MILITARY ACHIEVEMENTS Air Force Airman Nathan J. Johnson, a 2008 East Kentwood High School graduate, completed basic training at

Timothy W. Ryan

Chelsea J. Smit

Lackland Air Force Base in San Antonio. Nicholas Clawson, a 1997 Forest Hills Northern graduate, was promoted to 1st lieutenant while deployed with the Army in Iraq. He is stationed at Fort Lewis in Tacoma, Wash. Timothy W. Ryan, a 1999 East Grand Rapids graduate, is a Navy Seabee and earned his combat warfare specialist qualification at Camp Spann in northern Afghanistan. Chelsea J. Smit , a 2006 Lowell High School graduate, completed Officer Candidate School in Newport, R.I. Army Pvt. Mario L. Adams, a 2008 East Kentwood graduate, completed combat training at Fort Jackson in Columbia, S.C. Navy Seaman Ryan W. Powers, a 2003 Northview High School graduate, recently completed information technology training, with honors, at Correy Station. Army Reserve Pvt. Jacob M. Pinkerton, a 2008 Cedar Springs graduate, completed combat training at Fort Jackson. Mario Lopez, a 1998 Wyoming Park High School graduate, was promoted to Army warrant officer. Air Force Airman Nicollette J. Gerke, a 2009 Byron Center graduate, completed basic training at Lackland Air Force Base. Well Done recognizes the awards and accomplishments of area residents. E-mail:

United Way names communications director The Greater Ottawa County United Way named Michelle Thyfault as associate director of development and communications. The Spring Lake resident previously was marketing and membership director at the Tri-Cities Family YMCA in Grand Haven. She also has experience in business development and community outreach with Pepsi-Cola and First Light Federal Credit Union in Texas. She teaches marketing at the University of Phoenix’s Grand Rapids campus. WALKER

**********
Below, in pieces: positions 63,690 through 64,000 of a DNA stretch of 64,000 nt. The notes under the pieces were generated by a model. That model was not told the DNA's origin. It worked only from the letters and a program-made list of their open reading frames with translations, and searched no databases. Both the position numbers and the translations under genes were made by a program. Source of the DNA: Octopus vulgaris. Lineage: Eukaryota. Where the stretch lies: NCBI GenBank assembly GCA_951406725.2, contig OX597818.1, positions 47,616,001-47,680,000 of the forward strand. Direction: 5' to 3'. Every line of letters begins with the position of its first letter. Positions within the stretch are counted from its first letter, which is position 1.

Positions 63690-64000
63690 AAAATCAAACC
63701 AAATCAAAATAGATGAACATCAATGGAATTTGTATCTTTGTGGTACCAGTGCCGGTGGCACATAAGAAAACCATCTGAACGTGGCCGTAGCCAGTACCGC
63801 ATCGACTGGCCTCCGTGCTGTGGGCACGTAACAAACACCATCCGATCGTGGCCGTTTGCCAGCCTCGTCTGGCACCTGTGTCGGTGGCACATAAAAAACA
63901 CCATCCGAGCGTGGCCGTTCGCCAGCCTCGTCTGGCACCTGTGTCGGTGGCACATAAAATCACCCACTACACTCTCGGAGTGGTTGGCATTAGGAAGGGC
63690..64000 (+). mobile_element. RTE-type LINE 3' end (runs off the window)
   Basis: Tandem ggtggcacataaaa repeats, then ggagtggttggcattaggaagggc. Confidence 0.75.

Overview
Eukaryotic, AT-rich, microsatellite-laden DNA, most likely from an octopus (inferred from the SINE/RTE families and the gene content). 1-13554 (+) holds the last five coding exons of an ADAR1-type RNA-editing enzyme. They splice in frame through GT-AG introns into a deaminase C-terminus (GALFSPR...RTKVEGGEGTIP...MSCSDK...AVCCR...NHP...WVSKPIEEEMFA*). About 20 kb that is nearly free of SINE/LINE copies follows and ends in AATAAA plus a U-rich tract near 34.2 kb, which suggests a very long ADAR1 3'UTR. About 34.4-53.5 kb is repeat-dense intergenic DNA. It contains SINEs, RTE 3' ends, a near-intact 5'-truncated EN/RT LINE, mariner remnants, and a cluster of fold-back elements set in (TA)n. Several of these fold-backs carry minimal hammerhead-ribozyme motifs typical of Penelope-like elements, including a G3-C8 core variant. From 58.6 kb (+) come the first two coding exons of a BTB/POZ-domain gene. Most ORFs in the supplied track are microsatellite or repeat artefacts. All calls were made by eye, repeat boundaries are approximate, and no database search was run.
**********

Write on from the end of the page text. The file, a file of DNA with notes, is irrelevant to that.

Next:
Police department seeks chaplains The Walker Police Department is seeking ordained ministers to volunteer as chaplains. Greg Long, deputy director of police operations, said two of the department’s four chaplains are moving out of the area. The 10-year-old chaplaincy assists members of the force and the community by offering counseling, visiting the sick or injured, delivering death notifications and more. Details: Long at 791-6825 or glong@


SUNDAY, JULY 11, 2010


AT STAKE Where they stand: Candidates for governor on the issues The seven men who want the job as Michigan’s chief executive largely agree on some things: A proposal to raise road money with an 8-cent bump in the gas tax and 90-percent hike in registration fees got no takers, and only one (Tom George) backed a state constitutional convention. And only one (Andy Dillon) backed a business leaders’ proposal to shave the sales tax and extend it to services to ease the burden on businesses. After that, they diverged in approach, if not straight answer, on five key issues facing the next governor: VIRG BERNERO







1. Would you support reinstating the $4,000 Michigan Promise Scholarship? If so, how would you fund it?

Yes. Would identify inefficiencies in state government and reprioritize how money is spent.

Yes. Would comb budget to find savings that could be reallocated.

Yes. There are billions of dollars worth of desperately needed and achievable spending cuts in Lansing.

Yes. Would reallocate savings found through reforms in state government to fund it.

No. Michigan can’t afford it. If we continue our spending ways, the check to your local schools will bounce.

Should be restored for students who qualified but lost it. Committing that it should be put back permanently? No.

Yes, but as needbased scholarship. Devoting resources to programs that deliver best results could pay for it.

2. Do you support consolidating services or merging jurisdictions to save money on local governments and school districts?

Supports promoting consolidation by providing incentives through state revenue sharing and removing statutory barriers to cooperation.

Supports contracting out services to private sector, consolidating administration that does not impact core educational mission.

Would provide financial incentives to encourage school districts to combine services and remove physical borders.

Yes. Layers of bureaucracy must be eliminated to find savings. School districts should share services wherever possible.

Yes. Multiple layers of government stem from Michigan’s territorial days and are no longer affordable.